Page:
The New South Beach Diet

Dr. Arthur Agatston was recently on the Dr. Oz show to reinforce his South Beach Diet concept and add in a few new tips for easy weight loss. The two doctors repeatedly promised viewers that they could lose 13 pounds in 2 weeks, just by following a few guidelines. Here’s how to do it.

Dr. Agatston originally developed the South Beach Diet to help his cardiac patients lose weight. His diet emphasized rules that were simple, flexible and effective. He has added to his original set of diet rules some new ideas that expand but don’t contradict his original diet.

As before, Dr. Agatston suggests focusing on eating a lot of protein and fiber. In fact, try to get one third of your overall daily calorie intake from protein. Vegetables are another focus. He has coined the “stop and go” memory trick. That means that we should eat red and green veggies, but avoid the yellow. Yellow vegetables, in general, have a lot more sugar and starch, so stick with the tomatoes and cucumbers and stay away from the bananas.

The new South Beach rules include a focus on “B-based protein.” That means eating beans, bacon (Canadian only, sorry), breast of chicken/turkey and bison or free-range beef. He talks about cattle being either couch potatoes or athletes, saying that we want the athletes (free range cattle) rather than the couch potatoes (grain-fed beef) for our diet.

Another tip? Substitute low-sugar condiments for those high-calorie bottles in your fridge. That means using hot sauce instead ketchup, or yogurt instead of sour cream. Lots of flavor with shockingly few calories.

Dr. Agatston also recommends eating a dairy-based desert every day. That’s right, he wants you to eat desert EVERY DAY! Woo hoo! Studies have shown that eating a daily serving of dairy can accelerate your weight loss by pounds a week. Plus, it is delicious.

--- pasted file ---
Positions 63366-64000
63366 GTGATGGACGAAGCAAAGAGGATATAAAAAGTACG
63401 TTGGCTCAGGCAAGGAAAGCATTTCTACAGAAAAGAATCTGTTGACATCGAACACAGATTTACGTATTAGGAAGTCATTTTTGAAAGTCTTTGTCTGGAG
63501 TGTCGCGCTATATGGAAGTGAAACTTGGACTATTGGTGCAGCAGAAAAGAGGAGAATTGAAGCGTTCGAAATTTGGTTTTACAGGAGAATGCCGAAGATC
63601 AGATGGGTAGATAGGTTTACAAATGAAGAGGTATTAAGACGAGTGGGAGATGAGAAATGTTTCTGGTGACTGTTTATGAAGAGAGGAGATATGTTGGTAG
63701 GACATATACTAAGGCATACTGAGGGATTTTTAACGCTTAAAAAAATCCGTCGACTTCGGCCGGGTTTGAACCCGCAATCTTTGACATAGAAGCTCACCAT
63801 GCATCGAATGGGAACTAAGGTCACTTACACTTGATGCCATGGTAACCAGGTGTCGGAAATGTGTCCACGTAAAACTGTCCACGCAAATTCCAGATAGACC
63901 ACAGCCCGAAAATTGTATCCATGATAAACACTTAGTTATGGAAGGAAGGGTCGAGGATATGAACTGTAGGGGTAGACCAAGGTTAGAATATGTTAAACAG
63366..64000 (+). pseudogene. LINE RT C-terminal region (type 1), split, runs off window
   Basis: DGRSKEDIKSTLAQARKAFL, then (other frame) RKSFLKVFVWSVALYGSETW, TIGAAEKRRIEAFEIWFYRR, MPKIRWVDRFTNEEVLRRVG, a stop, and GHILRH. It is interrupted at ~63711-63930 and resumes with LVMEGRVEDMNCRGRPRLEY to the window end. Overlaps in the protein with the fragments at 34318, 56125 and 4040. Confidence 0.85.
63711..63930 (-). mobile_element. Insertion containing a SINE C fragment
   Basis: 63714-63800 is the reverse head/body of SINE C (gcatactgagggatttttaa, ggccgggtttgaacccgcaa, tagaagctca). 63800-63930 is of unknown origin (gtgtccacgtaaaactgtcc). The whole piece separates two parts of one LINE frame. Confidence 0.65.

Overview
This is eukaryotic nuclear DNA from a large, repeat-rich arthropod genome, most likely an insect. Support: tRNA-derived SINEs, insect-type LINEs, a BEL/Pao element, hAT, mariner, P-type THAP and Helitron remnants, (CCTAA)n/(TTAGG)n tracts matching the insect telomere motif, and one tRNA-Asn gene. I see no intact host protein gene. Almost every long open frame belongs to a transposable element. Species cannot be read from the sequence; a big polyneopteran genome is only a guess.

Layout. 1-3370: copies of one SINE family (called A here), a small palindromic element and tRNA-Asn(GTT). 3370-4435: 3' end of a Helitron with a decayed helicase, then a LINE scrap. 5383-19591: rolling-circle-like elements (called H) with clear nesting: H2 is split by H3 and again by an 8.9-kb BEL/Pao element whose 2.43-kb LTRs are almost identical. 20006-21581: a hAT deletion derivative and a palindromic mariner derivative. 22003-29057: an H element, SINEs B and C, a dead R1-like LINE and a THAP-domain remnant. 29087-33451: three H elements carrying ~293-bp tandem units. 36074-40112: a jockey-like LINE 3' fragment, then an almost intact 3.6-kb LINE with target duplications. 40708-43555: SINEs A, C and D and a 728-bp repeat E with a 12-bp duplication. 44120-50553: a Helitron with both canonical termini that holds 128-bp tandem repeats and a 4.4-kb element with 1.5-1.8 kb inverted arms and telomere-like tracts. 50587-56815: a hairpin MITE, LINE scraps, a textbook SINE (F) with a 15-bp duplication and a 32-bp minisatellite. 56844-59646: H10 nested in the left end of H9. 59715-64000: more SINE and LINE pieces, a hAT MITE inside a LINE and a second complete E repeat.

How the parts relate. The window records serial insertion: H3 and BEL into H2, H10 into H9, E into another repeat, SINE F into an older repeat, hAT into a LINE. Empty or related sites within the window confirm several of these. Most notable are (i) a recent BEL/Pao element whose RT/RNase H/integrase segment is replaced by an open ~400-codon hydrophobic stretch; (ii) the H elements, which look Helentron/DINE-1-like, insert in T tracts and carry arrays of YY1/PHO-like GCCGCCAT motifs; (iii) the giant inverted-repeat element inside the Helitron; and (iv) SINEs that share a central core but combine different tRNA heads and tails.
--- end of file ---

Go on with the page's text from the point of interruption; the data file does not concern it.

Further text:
Feeling hungry? You shouldn't. Ever. Instead, keep fruits and veggies, or protein snacks at hand constantly so that hunger pangs can be wiped out before they wipe out your diet. Also, never grocery shop when you’re hungry, because your hunger will lead you to make bad decisions. Pretend that the grocery store is closed between 4pm and 7pm every day. You will buy food more responsibly.

Speaking of shopping, be extra careful when you’re at the deli counter. A lot of those lovely products are full of sugar and chemicals. Particularly avoid those “honey glazed” or “honey smoked” meats. That’s just code for “soaked in sugar water until it won’t hold any more.”

Everyone on a diet dreams of cheating. Just once, that’s all we want, right? Well, Dr. Agatston suggests that you choose one day a week as your “cheat day” so that you can limit the damage. You spend the rest of the week eating responsibly, dreaming of your next cheat day. Then, when your cheat day arrives, eat your splurge foods responsibly. He eats only three bites of his. Your mileage may vary.

Going out to dinner? Try eating a cup of soup or a protein bar before you leave home. That way you won’t be ravenous when your get to the restaurant and you will eat less. The food you choose to order will probably be more healthful, too. After your meal, share a dessert. Give the other person ready access to the plate and make it a bit clumsy for you to take a bite. Bamm! Calories avoided.

Most of the new material in Dr. Agatston’s new book is about gluten. He says that gluten sensitivity may be the most under-diagnosed disease in history. This is not referring to celiac disease, he is referring to gluten sensitivity, an allergic reaction to gluten.

Eliminating gluten is not easy. Wheat, soy, barley and oats are all gluten-based. Instead, build your starches around quinoa, brown rice, buckwheat (mis-named, I know) and corn meal. You can still build some great flavors without triggering gluten sensitivity. Dr. Agatston believes that gluten sensitivity can cause intestinal inflammation, reduced absorption of nutrients and improper autoimmune responses where your body attacks itself.

Following the revised South Beach Diet sounds pretty simple. How has it worked for you?

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